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That the youth of the team must be a priority. If we HAD signed Benzema, then he would have been given a runout in either the Barclays Asia Cup or the Emirates Cup. The matches that Akpom, Iwobi and Jeff Reine-Adelaide performed so well in. If we had signed an established star in midfield, then the likes of Hayden and Bielik would suffer with stunted appearances.

These world renowned players  strengthen teams. We would lap up the goals and headlines as they performed for us. the detrimental effects are potentially on an even keel though. The youngsters currently under the wing of Jonkers signed on the premise that first team appearances are possible. Confidence is such an important part of a players mindset, so if these potentially world-class kids see that Arsene Wenger would rather go with someone else rather than give them an opportunity, what would that do to them? It sends out the wrong message.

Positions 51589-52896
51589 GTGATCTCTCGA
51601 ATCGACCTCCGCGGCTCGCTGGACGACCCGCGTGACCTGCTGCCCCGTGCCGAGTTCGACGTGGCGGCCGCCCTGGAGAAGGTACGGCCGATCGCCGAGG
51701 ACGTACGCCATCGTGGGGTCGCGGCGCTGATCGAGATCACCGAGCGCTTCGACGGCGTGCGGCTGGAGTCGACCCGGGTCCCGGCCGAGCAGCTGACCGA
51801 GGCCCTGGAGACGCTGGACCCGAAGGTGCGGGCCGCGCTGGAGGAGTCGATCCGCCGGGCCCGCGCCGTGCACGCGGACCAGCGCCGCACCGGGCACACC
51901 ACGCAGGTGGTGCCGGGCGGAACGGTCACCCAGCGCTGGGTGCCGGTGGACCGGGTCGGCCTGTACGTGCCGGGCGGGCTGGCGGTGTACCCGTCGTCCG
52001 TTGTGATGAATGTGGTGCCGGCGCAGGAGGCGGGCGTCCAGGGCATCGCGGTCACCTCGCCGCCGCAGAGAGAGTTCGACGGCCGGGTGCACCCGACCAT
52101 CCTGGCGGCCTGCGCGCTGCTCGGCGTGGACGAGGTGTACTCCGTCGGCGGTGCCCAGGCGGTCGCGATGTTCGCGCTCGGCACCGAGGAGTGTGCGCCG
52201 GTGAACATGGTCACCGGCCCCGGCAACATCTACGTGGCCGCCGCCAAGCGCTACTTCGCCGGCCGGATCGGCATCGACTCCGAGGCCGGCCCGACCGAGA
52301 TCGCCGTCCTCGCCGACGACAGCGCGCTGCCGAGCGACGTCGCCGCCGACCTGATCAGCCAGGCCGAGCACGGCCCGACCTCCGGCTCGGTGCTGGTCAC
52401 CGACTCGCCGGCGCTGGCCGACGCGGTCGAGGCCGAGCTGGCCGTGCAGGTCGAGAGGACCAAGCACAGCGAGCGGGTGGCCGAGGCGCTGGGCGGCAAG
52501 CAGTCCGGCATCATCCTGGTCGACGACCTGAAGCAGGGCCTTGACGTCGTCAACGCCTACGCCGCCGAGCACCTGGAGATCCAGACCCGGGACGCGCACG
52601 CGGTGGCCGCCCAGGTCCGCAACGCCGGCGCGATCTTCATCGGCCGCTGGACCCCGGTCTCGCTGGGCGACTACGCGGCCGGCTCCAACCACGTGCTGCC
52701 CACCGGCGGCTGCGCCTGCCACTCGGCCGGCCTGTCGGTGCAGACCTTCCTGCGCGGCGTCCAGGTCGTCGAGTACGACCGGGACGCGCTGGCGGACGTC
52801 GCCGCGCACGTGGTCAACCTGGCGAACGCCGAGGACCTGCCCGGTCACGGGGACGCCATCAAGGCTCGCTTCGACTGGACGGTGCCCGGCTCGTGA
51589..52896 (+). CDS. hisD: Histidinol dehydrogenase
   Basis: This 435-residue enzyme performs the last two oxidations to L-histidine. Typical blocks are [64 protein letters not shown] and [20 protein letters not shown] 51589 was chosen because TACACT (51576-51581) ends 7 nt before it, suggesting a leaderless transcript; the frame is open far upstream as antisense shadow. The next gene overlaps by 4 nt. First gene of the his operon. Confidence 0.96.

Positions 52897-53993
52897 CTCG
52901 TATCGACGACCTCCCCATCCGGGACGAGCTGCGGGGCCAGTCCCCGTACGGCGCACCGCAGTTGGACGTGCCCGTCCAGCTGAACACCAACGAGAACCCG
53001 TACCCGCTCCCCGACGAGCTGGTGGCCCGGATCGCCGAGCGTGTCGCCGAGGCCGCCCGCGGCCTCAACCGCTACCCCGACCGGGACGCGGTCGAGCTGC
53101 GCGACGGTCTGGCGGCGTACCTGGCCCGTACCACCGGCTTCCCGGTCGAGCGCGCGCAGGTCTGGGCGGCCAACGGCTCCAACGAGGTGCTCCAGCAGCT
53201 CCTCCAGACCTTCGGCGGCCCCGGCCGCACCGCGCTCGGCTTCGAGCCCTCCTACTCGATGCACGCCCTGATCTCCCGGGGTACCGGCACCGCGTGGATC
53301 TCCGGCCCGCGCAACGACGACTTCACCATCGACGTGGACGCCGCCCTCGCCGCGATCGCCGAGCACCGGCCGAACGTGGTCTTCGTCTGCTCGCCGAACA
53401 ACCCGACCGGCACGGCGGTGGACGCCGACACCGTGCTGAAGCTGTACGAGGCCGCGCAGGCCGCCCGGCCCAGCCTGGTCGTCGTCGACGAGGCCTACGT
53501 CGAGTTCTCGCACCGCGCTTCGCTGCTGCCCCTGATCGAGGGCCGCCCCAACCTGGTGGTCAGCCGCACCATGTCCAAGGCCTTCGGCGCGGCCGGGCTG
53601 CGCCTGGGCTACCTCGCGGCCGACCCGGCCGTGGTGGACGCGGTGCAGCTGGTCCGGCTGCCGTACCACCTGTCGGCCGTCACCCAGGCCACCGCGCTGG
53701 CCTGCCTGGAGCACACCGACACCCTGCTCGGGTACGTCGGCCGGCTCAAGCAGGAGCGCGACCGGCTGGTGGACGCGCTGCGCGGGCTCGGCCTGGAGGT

I think there are times when a bank-busting, brass band playing, confetti spraying signing is more than warranted. We will always remember the moment Ozil, Bergkamp and Sanchez were signed. There are also moments that require a stayed hand. Cohesion and trust make up a large part of the squad. New signings may disrupt the fragile equilibrium that is the playing staff.

Whether you are of the opinion that a striker or midfielder is required, one thing cannot be denied. We have a raft of youngsters that are champing at the bit to prove to all and sundry that they are the real deal. Every now and then one of the youngsters has to be given a chance. Akpom, Reine-Adelaide and Iwobi want to show us what they can do and I, for one, trust that they can do the job.